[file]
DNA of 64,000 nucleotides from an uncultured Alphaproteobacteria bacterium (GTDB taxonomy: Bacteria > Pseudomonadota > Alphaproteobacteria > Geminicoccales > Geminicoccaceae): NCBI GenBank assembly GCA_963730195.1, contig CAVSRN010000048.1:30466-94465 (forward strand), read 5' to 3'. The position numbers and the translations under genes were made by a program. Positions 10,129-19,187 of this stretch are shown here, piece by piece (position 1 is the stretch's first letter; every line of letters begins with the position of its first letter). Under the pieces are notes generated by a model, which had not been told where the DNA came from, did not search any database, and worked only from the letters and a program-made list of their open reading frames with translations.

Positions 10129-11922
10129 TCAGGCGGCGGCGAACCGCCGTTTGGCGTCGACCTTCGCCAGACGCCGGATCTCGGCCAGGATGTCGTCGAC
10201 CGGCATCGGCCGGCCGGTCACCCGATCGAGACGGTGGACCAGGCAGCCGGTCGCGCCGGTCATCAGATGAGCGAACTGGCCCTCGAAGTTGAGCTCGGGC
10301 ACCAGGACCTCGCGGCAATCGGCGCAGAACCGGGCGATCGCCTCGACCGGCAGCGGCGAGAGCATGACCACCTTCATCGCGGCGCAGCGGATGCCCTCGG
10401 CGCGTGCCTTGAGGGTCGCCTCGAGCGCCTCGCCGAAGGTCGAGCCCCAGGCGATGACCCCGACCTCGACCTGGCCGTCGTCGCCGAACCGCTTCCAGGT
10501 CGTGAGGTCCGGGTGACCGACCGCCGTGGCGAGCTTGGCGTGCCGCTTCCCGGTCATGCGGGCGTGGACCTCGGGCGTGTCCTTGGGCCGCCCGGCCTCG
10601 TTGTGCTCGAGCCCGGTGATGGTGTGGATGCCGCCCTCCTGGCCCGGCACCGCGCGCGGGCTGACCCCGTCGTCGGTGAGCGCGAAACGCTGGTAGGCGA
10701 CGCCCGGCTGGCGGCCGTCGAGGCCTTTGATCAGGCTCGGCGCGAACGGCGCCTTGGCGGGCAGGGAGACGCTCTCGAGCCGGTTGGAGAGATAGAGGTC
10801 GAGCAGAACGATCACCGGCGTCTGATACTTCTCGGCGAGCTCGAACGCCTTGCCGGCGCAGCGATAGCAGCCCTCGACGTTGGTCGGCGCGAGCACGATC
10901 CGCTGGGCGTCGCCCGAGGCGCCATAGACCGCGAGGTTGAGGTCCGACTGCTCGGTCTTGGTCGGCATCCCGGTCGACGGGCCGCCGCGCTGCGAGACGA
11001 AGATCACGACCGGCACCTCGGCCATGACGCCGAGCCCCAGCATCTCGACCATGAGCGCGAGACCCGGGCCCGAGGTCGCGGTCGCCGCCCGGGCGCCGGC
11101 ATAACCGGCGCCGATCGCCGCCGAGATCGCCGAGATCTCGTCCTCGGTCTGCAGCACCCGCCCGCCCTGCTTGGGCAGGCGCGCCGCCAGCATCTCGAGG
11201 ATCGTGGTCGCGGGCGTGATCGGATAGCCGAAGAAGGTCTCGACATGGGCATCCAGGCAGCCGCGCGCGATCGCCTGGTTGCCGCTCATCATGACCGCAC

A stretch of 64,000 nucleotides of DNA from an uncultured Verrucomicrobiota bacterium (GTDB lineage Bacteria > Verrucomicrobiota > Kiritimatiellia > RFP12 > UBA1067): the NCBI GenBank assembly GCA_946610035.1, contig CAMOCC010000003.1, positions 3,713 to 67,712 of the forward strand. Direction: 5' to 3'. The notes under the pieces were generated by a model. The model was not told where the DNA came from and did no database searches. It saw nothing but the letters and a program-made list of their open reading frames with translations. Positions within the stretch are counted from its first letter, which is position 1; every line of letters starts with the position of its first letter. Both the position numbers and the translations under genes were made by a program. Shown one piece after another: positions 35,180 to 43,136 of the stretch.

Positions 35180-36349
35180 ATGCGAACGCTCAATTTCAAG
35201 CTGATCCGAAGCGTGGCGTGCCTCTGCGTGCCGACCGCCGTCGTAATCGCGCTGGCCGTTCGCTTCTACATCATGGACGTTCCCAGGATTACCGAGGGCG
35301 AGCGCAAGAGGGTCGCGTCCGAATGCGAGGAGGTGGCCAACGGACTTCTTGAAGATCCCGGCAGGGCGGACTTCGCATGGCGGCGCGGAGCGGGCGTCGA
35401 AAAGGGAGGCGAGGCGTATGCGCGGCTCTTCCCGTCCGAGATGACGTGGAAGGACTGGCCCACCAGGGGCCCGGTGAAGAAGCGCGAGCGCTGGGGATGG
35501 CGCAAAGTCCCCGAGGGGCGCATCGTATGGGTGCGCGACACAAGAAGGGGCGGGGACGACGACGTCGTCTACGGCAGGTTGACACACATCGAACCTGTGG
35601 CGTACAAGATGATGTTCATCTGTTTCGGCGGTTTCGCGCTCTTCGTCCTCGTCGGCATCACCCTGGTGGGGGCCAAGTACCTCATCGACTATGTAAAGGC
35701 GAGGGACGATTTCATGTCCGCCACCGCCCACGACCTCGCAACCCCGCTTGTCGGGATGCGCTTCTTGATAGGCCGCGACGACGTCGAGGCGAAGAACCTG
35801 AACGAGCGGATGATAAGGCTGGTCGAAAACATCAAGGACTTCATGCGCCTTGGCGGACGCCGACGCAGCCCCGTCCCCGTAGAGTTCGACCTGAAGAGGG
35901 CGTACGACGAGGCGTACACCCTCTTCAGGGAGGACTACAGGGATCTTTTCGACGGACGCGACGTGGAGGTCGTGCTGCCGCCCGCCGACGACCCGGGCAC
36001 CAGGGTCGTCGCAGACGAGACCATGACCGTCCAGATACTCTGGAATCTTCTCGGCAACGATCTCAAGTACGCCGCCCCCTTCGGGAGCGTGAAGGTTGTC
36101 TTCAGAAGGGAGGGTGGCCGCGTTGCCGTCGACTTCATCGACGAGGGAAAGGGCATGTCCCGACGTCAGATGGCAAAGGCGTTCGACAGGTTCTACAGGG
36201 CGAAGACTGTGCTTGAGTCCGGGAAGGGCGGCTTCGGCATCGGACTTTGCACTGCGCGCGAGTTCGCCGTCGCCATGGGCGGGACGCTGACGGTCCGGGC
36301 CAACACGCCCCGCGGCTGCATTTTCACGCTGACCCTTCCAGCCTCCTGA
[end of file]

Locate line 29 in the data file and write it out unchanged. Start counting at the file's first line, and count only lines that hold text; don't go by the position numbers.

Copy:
36301 CAACACGCCCCGCGGCTGCATTTTCACGCTGACCCTTCCAGCCTCCTGA